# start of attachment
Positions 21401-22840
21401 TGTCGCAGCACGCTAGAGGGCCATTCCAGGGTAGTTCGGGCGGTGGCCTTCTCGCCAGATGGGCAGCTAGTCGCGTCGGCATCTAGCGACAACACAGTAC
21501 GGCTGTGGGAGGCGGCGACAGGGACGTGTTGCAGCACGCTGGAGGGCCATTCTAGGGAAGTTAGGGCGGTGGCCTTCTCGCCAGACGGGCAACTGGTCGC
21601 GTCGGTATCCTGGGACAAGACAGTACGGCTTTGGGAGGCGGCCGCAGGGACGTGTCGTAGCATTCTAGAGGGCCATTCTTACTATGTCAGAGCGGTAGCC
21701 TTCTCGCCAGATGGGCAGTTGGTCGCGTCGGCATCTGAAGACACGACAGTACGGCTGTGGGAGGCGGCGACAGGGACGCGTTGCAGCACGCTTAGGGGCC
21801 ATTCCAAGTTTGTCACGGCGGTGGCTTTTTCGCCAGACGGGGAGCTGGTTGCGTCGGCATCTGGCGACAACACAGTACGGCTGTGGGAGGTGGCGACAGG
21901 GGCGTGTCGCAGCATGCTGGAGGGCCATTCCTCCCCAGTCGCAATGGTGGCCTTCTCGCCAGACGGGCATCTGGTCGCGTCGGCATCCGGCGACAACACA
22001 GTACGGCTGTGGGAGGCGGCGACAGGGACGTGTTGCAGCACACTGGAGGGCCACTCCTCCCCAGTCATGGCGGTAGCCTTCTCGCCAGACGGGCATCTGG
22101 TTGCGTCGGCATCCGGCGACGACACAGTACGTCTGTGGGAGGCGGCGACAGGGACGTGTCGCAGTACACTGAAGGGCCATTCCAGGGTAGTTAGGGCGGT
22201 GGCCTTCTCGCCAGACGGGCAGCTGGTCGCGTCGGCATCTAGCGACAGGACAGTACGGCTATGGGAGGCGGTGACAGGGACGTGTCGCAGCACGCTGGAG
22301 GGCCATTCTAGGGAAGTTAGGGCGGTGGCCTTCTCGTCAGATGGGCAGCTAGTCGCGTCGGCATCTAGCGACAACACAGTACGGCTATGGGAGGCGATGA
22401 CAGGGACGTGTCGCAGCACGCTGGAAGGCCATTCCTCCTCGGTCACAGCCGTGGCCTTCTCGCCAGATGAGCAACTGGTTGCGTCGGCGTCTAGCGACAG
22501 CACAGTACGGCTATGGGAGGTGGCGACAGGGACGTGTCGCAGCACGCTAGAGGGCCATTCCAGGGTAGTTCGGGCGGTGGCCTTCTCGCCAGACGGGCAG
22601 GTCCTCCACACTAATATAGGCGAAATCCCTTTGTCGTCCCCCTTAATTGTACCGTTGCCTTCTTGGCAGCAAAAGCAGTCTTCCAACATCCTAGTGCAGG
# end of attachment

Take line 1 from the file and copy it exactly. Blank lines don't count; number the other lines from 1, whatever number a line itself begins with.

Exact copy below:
Positions 21401-22840